Roosevelt College, Rodriguez in Rizal Province
Roosevelt College, Rodriguez, Rizal scheduled on 27 Feb 2017
[DUE TO THE NATIONWIDE TRANSPORT STRIKE ON MONDAY, 27 FEBRUARY 2017, ROOSEVELT COLLEGE HAD TO POSTPONE THE PERFORMANCE. ]
This production titled WATER SYMPHONY was sponsored by the National Commission for Culture and the Arts (NCCA) in partnership with the AlunAlun Dance Circle. The rescheduled performance on 6 Mar 2017 was very successful, attended by roughly 1000 students from Roosevelt College, Rodriguez, Rizal Province. The school also invited public school students from the municipality. Since all the chairs were occupied, many had to stand or sit on the floor.
It coincided with the inauguration of the new covered court of the school, with a capacity of 1200. The school administration headed by Mrs. Citas Alcantara was very excited that a pangalay performance to commemorate National Arts Month was the first activity in the covered court.
Significance of Water
Water is the precious gift of our planet to us, without which no life can exist. Nothing is as fresh, pure, and life-giving as water. Pangalay is an indigenous dance with an intimate relationship to water. Among coastal settlers and houseboat communities of the Sulu Archipelago in Southern Philippines, pangalay flourished as a lively expression of their close connection with nature. As this connection is gradually being lost, so is pangalay in danger of vanishing altogether.
Water Symphony is a celebration of life through dance. Pangalay reminds us that we come from a water culture. With each step we want to reconnect with the power and mystery of water. We want to allow water to speak through our movements. When we listen to water revealing its secrets, we learn more about who we are.
What is Pangalay?
This is an annotated demonstration of the refined aesthetics of pangalay gestures and postures, accompanied by costumes of everyday life among the Tau Sug, Badjaw, Sama and Jama Mapun groups of the Sulu Archipelago. In the photo from left: Lyndie Literal, Ligaya Amilbangsa (director/choreographer), Nannette Matilac.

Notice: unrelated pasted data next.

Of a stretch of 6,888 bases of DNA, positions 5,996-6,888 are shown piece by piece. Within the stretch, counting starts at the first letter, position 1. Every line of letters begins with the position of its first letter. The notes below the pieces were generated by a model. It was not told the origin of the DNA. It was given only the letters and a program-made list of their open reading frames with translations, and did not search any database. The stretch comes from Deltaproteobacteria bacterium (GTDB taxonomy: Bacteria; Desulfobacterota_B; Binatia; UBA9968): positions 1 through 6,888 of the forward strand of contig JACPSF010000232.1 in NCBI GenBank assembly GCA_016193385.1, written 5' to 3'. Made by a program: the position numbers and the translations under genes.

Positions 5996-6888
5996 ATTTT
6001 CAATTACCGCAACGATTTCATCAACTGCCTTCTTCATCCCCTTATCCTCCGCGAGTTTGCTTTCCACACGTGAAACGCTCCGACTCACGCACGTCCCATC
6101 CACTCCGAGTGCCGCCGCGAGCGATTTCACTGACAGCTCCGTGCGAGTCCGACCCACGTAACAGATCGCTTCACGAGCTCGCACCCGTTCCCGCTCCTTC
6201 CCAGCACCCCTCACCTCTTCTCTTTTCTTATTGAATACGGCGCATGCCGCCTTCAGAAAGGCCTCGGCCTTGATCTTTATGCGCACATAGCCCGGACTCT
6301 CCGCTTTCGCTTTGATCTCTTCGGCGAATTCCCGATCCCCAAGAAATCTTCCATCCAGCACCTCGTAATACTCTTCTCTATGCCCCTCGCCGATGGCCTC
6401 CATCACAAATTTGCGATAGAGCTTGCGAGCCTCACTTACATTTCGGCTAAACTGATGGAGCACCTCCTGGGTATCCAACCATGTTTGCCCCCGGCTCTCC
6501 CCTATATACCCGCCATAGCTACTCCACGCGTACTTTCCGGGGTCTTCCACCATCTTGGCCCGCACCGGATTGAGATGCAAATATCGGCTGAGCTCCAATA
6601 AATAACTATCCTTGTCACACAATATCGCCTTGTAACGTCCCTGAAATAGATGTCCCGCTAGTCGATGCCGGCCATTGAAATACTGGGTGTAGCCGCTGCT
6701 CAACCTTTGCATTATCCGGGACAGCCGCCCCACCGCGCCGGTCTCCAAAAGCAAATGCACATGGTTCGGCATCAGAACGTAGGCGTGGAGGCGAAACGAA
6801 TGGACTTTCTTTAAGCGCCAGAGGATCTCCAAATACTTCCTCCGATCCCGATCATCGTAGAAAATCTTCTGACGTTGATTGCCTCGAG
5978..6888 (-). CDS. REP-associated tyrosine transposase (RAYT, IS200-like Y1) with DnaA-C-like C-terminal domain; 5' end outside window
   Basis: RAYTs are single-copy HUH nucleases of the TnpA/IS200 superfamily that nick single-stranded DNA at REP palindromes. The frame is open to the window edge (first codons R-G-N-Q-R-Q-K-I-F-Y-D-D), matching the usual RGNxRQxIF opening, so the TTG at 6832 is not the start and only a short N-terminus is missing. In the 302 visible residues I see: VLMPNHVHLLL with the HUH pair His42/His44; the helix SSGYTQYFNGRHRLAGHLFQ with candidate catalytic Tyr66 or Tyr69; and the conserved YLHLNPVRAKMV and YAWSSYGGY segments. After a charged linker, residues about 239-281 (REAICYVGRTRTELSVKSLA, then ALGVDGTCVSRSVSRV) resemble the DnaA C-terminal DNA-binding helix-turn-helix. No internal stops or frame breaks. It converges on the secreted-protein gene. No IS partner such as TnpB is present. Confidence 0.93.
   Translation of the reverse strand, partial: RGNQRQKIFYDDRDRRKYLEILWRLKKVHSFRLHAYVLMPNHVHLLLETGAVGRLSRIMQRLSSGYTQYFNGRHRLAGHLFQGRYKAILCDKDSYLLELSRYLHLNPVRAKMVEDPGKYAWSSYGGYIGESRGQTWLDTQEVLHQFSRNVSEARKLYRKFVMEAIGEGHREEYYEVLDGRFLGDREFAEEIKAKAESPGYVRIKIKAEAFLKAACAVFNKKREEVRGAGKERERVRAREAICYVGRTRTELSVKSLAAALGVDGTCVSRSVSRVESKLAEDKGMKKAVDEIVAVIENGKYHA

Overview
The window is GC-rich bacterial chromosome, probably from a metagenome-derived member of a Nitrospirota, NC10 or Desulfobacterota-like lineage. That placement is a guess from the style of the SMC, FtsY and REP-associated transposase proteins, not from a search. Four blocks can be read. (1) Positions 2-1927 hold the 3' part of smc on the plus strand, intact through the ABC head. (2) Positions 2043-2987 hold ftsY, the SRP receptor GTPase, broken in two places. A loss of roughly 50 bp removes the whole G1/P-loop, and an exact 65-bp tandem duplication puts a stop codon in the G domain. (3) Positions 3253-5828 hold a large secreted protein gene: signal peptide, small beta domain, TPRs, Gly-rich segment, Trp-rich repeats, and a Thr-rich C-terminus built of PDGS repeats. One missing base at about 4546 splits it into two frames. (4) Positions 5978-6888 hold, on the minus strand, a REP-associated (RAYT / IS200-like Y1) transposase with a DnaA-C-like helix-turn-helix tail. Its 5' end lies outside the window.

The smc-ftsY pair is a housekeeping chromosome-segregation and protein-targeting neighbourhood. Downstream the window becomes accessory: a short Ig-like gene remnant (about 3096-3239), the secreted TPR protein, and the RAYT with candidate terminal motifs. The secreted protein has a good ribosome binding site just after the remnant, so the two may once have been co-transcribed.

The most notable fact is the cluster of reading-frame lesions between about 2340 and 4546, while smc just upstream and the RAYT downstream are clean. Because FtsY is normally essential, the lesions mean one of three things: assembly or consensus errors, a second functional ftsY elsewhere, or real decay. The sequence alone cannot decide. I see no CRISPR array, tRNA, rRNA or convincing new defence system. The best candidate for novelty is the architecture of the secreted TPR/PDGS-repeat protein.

Mutya ng Pasig (Muse of the Pasig River)
The dance is about a mysterious woman living on the banks of the Pasig River. She is the muse of the Pasig River who laments the imminent death of the river due to pollution and criminal neglect. With music by Nicanor Abelardo and rendition by Sylvia la Torre and dancers (from left) Lyndie Literal, Ligaya Amilbangsa, Nannette Matilac, Joy Ricote-Cruz.
Below the Waves
Since time immemorial, humans are drawn to the sea. The seascapes of the Philippines are formed and maintained by the interaction with human activities. As a tribute to the seas and oceans that sustain human life in our world, we bring you Below the Waves, with percussion music by African water drummers. Dancers from left: Joy Ricote-Cruz, Lyndie Literal, Mannex Siapno
Sa Ugoy ng Duyan (Cradle Song)
Water is a magical element sustaining an unborn child in his mother’s womb and accompanying the baby’s emergence into the world. Pangalay’s gentle and soothing movements are well-suited for this vignette of a mother’s healing and nurturing nature, like water quenching our primal thirst for love. Music by National Artist Lucio San Pedro; Lyrics by National Artist Levi Celerio; Rendition by Regine Velasquez. Solo dance by Nannette Matilac
Power of Water
Water as Creator/Destroyer within the intermittent character of nature is depicted in choreography based on Tawti (dance of the fisherman), Langka (martial dance), and Linggisan (bird dance) which are all pangalay variants. Music for this dance is titled Pamugun by National Artist Francisco Feliciano and sung by the Philippine Madrigal Singers.
Dancers fr left: Jimo Angeles, Lyn Literal, Joy Ricote-Cruz, Ligaya Amilbangsa, Nannette Matilac, Mannex Siapno.
Open Forum and Audience Participation